Solve the Medical Riddle: She Has Blisters in Her Mouth and on Her Body, Fourth Week

Editor’s note: Welcome to our ThirdAge feature that gives you a chance to play medical sleuth as we share the details of what happened when a patient presented with a problem that stumped the physician at first.

The first week of this riddle, the patient reported her symptoms. The doctor referred her to a dermatologist associated with a university. The second week, the dermatologist proceeded with the examination. Both physicians used the components of the classic S-O-A-P notes, which are as follows:

S=Symptoms or Chief Complaint

O=Objective Findings

A=Assessment or Analysis

P=Treatment Plan or Recommendation

Last week, we let you know what some people had suggested as possible diagnoses. This week, the doctor will reveal the actual diagnosis. Then we’ll begin a new riddle for the following month!

The Doctor Reveals the Diagnosis

Congratulations, Athena L.! All of the guesses were really good, but you nailed it. Zoe did indeed have pemphigus vulgaris. This is the other dermatological emergency that Mille R.’s cousin couldn’t remember.

One clue to the actual diagnosis was that the IDIF test revealed circulating intercellular antibodies that are detected in 80% to 90% of patients with pemphigus vulgaris. The titer (amount) of circulating antibody correlates with disease course.

Pemphigus vulgaris presents with oral lesions in 50% to 70% of patients, and almost all patients have mucosal lesions at some point in the course of their disease. Mucosal lesions may be the sole sign for an average of five months before skin lesions develop, or they may be the sole manifestation of the disease. Her scalp lesions were called vegetating lesions. This type of crusting or thickened area tends to occur more frequently where two skin areas rub together, such as the groin areas and on the scalp or face.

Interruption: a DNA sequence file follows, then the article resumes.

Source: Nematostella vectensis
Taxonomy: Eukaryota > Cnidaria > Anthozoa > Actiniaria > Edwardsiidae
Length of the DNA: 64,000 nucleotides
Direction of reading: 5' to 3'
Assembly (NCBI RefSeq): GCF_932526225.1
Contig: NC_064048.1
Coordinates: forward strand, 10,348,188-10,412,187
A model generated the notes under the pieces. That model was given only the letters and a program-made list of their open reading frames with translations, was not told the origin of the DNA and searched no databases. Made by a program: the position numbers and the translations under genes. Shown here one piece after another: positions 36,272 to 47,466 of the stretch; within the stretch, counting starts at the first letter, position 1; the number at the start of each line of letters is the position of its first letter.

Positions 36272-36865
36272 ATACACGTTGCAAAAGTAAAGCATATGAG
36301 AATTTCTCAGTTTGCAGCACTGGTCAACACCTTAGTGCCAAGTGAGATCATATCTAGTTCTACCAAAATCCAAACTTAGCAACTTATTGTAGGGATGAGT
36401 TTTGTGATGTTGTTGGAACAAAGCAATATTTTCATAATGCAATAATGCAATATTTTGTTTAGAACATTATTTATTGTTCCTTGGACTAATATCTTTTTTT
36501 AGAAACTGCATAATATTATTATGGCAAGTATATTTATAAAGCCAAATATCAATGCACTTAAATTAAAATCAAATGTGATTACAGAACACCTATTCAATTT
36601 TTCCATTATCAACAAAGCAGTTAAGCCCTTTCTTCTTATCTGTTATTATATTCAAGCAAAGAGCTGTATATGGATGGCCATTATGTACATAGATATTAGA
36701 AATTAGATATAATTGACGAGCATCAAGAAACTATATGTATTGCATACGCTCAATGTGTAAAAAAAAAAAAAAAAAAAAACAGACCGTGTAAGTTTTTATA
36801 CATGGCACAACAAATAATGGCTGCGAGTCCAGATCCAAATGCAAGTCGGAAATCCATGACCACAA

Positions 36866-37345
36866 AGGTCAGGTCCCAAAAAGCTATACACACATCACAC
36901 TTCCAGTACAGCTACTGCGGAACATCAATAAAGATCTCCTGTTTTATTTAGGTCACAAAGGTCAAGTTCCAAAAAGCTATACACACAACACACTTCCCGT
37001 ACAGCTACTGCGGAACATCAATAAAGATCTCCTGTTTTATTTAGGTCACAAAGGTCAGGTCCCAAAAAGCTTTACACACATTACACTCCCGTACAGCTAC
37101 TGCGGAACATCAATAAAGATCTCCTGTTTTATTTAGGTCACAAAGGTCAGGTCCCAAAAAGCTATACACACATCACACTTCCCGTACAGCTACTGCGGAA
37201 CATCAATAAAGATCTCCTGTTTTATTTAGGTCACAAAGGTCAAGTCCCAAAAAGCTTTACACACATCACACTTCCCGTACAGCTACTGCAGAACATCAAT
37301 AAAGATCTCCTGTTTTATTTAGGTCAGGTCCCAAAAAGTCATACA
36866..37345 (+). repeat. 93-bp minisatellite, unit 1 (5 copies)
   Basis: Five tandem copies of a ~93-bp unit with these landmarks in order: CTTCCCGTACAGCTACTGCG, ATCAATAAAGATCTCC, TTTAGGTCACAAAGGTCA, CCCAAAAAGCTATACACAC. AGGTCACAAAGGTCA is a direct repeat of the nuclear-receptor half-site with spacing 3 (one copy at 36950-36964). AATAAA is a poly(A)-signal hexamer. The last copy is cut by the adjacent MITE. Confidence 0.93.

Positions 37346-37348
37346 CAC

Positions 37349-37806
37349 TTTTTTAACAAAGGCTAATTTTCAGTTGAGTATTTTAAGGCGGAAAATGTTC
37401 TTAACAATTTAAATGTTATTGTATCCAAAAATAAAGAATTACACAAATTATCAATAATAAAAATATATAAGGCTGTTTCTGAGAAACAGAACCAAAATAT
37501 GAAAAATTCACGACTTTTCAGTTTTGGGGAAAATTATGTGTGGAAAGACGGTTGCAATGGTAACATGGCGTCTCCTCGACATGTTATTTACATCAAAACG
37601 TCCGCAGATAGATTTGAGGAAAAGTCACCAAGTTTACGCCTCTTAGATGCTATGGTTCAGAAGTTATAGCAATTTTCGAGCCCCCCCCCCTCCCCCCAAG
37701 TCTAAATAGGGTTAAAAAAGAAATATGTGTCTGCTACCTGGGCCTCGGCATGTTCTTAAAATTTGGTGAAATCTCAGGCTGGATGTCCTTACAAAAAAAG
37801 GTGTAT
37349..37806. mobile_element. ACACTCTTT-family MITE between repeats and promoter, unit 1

The goal in treating pemphigus vulgaris is to reduce blister formation, encourage healing of existing blisters, and decide on the lowest dose of medication necessary to keep the disease under control. Therapy should be individualized, taking into account each patient’s health history. Even so, patients may continue to have blisters even when undergoing the best possible treatment. Zoe wasn’t happy to hear that considering the upcoming wedding, yet it is tough reality.

Zoe’s doctor started her on corticosteroids, which can keep patients with pemphigus vulgaris alive. Before the advent of steroids, most patients with pemphigus vulgaris died! However, serious side effects from steroids such as osteoporosis and susceptibility to infections are possible.

Many experts now use rituximab, the anti-CD20 antibody, as first- or second-line therapy, or steroid–sparing Dapsone, but Zoe’s doctor decided that he would only consider prescribing one of those medications it if she didn’t have a quick response to the steroids.   

Intravenous immunoglobulin is another effective treatment for pemphigus vulgaris in patients who don’t respond to systemic steroids. Photodynamic therapy is another possibility.